The word terminator means “A sequence of nucleotides that signals the end of transcription or translation and the completion of the synthesis of a nucleic acid or protein molecule.” Terminate means “To bring to an end or halt.” The bottom line was simple: RVD was going to END Scotty Anton.


Which brings us to Heatwave 2000.


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July 16, 2000 was an important day for ECW. It was the Los Angeles debut of the company, broadcasting live from the Grand Olympic Auditorium with a sold out crowd of 5700 wrestling fans. The continued build of the future of the company was on display. And although in the main event, the Stairway to Hell match with Tommy Dreamer and Justin Credible had drama before the match with the XPW issue and during the match, the semi-main event was what fans wanted to see. They wanted to see what the Van Terminator was all about.


RVD was home in California. Born in Battle Creek, MI, Van Dam migrated out west and made his residence in LA. Unlike the entire ECW roster, who had to travel out to get to LA, Van Dam was home, in his own bed, and fully prepared for the battle.


Anton and Van Dam had a fun back-and-forth battle. Being former best friends, both men knew what the other was going to do. Anton surprisingly kept RVD to the mat, working over his bad ankle and his back with submission holds and strikes. Finally, near the end of the match, the distraction from RVD’s right hand man Bill Alfonso helped Anton get smashed with a Van Daminator, the spinning back kick into the steel chair. Then, from ¾ away, he nailed a Five Star Frog Splash to “the US Male’s” midsection.


As RVD recovered from the impact of his Frog Splash, Anton slowly rolled over to the corner turnbuckle in a seated position. “The Man Who Calls It Right Down The Middle” placed a steel chair in front of his face. Van Dam walked over to the opposite side of the ring and stood on the apron. The fans were chanting “TER-MI-NAT-OR” over and over. Van Dam signaled to the crowd, and then he springboarded.


From 20 feet away, after the springboard, Van Dam leaped. His body was in a front seated dropkick position. He FLEW the entire distance across, and then drilled Anton in the face with the placed steel chair.


THE VAN TERMINATOR.




The fans exploded! The commentary team stayed silent for a beat as the crowd’s reaction, the lifeless body of Scotty Anton, and the viciousness of the move told the entire story. Finally, Joey Styles said the words that summed up how everyone felt.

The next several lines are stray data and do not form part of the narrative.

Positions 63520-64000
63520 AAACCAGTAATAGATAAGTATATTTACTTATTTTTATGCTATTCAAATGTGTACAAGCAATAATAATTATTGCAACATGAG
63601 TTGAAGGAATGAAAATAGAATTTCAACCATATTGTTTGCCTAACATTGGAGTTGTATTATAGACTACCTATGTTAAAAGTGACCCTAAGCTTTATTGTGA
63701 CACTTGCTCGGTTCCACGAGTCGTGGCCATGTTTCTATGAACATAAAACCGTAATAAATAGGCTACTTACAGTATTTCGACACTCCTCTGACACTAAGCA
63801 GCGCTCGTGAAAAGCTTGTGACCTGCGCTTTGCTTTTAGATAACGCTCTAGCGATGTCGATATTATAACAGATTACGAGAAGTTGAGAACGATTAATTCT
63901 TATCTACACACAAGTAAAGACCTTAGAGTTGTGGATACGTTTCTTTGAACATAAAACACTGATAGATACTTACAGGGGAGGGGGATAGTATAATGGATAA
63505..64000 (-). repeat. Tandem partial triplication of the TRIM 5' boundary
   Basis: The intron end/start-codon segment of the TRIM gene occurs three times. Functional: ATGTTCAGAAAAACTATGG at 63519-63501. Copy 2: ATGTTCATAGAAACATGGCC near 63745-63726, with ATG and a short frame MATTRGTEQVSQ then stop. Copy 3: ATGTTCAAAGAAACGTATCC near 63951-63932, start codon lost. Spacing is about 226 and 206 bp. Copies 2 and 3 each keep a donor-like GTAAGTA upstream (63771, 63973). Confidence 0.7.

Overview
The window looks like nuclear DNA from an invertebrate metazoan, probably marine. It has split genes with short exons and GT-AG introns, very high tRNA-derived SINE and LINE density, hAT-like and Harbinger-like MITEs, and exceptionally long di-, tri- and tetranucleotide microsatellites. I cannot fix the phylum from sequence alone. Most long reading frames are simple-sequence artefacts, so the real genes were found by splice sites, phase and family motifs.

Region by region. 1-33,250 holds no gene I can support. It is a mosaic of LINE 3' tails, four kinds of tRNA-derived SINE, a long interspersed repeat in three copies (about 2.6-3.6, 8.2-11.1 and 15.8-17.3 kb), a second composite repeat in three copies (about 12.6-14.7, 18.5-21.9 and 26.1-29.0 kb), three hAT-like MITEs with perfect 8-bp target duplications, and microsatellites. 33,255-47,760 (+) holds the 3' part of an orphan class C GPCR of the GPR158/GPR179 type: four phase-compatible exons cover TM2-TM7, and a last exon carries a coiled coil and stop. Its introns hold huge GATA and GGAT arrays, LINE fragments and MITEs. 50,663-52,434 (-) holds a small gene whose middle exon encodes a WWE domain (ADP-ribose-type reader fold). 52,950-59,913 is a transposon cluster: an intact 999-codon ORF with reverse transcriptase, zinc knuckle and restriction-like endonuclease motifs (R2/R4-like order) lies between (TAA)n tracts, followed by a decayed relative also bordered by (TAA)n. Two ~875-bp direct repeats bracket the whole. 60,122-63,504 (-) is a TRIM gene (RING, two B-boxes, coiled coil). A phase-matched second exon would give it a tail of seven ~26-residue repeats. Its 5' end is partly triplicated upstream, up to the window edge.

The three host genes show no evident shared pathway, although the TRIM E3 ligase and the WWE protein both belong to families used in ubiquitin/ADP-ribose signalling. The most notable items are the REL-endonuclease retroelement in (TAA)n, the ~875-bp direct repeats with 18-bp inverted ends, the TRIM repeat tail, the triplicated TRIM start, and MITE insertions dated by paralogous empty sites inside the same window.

“HOLY S#!+!!!”


A three count later, and RVD got his revenge on his former best friend. More importantly, in one fell swoop, Rob Van Dam just took the wrestling industry by storm with the most innovative, high risk, flawless looking, impactful maneuver ever seen.


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RVD was only able to showcase the Van Terminator in ECW for a few months, before the company folded in early 2001. By the time WWF WrestleMania X-Seven rolled around on April 1, 2001, Shane McMahon, during his match with his father, debuted his version of the move into a garbage can. The Coast-To-Coast became a Shane McMahon staple. At Race to the Top Tournament, Night 2 in late July 2007 for Ring of Honor, El Generico, without the benefit of a weapon, upped the ante with a flipping dropkick across the ring against Claudio Castagnoli. By the time the mid-2010s rolled around, Leon St. Giovanni and Shaheem Ali, coincidentally known as Coast 2 Coast, implored a double team version of it, decapitating opponents with the viciousness of the double dropkicks. A plethora of performers were able to demonstrate their athleticism by doing the move, but in my opinion, it didn’t hold a candle to the originator.


Rob Van Dam’s Van Terminator was, like him, one-of-a-kind. No one else could develop quite a feat like he could. In ECW, it felt like the perfect setting for a perfect move like that. The environment encouraged that type of dominance. His pure striking ability and overall “Whole F’N Show” mindset made it possible. In my mind, in spite of everyone else, NO ONE could do that type of move quite perfect like he could.


When you hype a move up properly, demonstrate it masterfully, and have it add to the aura of invincibility that he had, there is nothing better. Moves are meant to be special in pro wrestling, and Rob Van Dam made it so. To me, that is pro wrestling done RIGHT.


The Van Terminator. The end all, be all. BANK ON IT.


@BANKIEBRUCE ON TWITTER


Bankie Bruce

BankieBruce@gmail.com